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Clark Howard: Debt-settlement firms -- help or hindrance?

  • Story Highlights
  • Most debt-settlement firms require you to pay an upfront fee, plus a monthly retainer
  • Complaints about these companies have increased in many states
  • "Call to Action" aims to help consumers with credit card debt avoid bankruptcy
By Clark Howard
HLN
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ATLANTA, Georgia (CNN) -- Have you seen those ads being run by the debt-settlement outfits on bad late-night TV? Their promise is always the same -- to reduce your credit card debt to just pennies on the dollar without making you file for bankruptcy!

Clark Howard says debt-settlement firms promise to help consumers lower their debts.

Clark Howard says debt-settlement firms promise to help consumers lower their debts.

Are they for real?

It turns out that promise is just an illusion. Most debt-settlement outfits require you to pay an upfront fee, plus a monthly retainer. Their strategy is to get you to stop paying on your bills. They typically have you take the money you would have paid toward monthly minimums and stash it in savings.

The basic idea is to make the credit card companies so desperate that they'll settle with you. This may end up being the end result, in some cases. However, along the way your credit suffers greatly.

In fact, complaints about debt-settlement firms have increased dramatically in North Carolina, Florida and Oregon, according to The New York Times. Video Watch how Clark helped a caller pay off a massive debt »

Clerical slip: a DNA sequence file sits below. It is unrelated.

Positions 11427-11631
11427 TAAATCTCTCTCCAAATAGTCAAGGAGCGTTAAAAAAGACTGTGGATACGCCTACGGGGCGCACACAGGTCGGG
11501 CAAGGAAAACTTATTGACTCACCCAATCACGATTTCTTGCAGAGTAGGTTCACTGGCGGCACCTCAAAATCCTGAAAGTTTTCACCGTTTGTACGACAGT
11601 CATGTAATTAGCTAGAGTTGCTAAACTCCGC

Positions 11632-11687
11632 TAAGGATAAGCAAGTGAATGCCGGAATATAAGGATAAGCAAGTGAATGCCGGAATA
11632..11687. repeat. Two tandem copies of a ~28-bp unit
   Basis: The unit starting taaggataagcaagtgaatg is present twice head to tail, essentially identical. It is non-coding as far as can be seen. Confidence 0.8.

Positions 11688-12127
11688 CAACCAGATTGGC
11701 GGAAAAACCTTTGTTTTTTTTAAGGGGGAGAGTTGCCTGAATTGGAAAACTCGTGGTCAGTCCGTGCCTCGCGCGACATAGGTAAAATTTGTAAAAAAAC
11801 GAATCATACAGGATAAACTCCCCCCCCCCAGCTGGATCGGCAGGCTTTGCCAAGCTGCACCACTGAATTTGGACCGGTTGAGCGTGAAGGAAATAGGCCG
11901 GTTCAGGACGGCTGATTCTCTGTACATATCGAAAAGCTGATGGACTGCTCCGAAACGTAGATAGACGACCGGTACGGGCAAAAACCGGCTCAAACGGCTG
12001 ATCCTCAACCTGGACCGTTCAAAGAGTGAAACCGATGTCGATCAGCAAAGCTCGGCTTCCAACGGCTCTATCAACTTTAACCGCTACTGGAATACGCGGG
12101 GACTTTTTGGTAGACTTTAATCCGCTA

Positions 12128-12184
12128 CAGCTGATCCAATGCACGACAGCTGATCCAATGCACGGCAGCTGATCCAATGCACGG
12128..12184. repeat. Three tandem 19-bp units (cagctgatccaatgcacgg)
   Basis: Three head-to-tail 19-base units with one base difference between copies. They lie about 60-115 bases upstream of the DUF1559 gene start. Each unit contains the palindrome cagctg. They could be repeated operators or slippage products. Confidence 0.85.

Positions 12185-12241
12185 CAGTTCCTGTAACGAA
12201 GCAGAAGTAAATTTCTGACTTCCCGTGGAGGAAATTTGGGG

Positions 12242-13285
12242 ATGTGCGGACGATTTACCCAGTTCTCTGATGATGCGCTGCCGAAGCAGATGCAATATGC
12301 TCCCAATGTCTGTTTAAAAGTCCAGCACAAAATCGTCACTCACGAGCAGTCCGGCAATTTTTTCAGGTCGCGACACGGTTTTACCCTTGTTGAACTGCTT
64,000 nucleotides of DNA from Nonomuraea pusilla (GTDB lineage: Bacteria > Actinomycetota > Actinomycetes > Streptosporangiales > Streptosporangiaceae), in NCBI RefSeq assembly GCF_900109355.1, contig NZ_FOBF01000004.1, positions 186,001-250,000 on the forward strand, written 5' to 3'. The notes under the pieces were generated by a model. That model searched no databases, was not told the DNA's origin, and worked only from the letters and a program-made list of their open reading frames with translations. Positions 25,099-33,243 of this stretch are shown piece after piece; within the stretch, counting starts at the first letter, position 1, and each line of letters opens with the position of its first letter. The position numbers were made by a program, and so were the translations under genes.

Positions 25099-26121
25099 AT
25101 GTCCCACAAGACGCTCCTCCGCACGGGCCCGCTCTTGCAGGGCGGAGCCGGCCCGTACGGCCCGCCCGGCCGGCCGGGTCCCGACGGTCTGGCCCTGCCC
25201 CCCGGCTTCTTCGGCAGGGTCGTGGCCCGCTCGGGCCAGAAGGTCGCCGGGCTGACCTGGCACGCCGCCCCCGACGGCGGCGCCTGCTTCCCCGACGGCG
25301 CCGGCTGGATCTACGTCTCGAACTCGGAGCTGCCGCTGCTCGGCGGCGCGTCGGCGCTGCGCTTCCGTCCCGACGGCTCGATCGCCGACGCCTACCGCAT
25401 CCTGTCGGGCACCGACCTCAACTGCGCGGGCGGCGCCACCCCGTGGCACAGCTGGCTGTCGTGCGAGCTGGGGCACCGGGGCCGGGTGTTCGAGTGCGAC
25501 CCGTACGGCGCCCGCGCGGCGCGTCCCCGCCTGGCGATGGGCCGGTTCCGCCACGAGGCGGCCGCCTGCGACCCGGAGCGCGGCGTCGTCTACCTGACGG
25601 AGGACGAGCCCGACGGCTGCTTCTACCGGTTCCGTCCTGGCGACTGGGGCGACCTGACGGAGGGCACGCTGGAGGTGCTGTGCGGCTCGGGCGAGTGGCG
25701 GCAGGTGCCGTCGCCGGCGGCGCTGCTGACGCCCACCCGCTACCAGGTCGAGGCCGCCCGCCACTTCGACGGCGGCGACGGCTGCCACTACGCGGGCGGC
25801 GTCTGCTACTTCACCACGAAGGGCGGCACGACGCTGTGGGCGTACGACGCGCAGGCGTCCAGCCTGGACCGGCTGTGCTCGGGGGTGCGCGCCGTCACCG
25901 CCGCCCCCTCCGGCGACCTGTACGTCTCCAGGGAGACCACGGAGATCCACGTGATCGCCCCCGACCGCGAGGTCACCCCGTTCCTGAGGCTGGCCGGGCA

Many people wonder why these companies even exist. That goes back to 2005, when the bankruptcy laws changed in our nation. At that time, the giant banks that control the credit card portfolios stopped being cooperative with affiliates of the National Foundation for Credit Counseling (NFCC), which helps consumers manage and eliminate their debt.

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The banks were cynically trying to force people into a position where they had no choice other than to pay up. That environment created an opportunity for the debt-settlement firms to pop up with their false promises that they alone knew how to defeat the banks.

The irony here is that the banks have now agreed to work with the NFCC again. There's an initiative known as "Call to Action" that is essentially a 60-month payment plan. Its aim is to help consumers who are struggling with credit card debt avoid bankruptcy.

Under the Call to Action initiative, the 10 largest credit issuers have agreed to modify the terms and conditions of their repayment policies. That means they may waive late and over-the-limit fees, in addition to reducing interest rates.

In industry terms, this kind of arrangement is known as a hardship debt-management plan.

The goal here is to increase the chance that you'll pay off your debt instead of bankrupting out of it. But you've got to know that the lenders have not agreed to a reduction of your outstanding balance.

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Participating credit card issuers include American Express, Bank of America, Capital One, Chase Card Services, Citi, Discover Financial Services, GE Money, HSBC Card Services, U.S. Bank and Wells Fargo Card Services.

Keep in mind that not everyone will be eligible to participate in Call to Action. Visit NFCC.org or call 800-388-2227 for more details to see if you qualify.

All About Personal Finance

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